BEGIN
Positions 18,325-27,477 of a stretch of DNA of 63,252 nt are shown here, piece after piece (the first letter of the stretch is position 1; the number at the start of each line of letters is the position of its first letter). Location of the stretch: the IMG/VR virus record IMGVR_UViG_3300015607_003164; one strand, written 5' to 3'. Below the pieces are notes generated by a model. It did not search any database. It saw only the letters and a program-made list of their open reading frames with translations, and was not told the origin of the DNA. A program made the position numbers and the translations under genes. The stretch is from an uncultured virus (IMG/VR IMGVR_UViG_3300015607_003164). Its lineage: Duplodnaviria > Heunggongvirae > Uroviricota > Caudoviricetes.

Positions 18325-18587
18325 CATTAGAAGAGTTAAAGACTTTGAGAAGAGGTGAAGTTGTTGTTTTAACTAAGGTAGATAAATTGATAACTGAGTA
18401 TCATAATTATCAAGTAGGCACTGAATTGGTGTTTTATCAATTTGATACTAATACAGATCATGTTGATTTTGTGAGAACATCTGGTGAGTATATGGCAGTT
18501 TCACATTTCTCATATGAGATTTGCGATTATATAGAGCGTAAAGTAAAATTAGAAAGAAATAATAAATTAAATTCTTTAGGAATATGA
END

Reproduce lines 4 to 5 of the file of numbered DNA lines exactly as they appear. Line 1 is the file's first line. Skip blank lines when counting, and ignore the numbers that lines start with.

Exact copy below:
18401 TCATAATTATCAAGTAGGCACTGAATTGGTGTTTTATCAATTTGATACTAATACAGATCATGTTGATTTTGTGAGAACATCTGGTGAGTATATGGCAGTT
18501 TCACATTTCTCATATGAGATTTGCGATTATATAGAGCGTAAAGTAAAATTAGAAAGAAATAATAAATTAAATTCTTTAGGAATATGA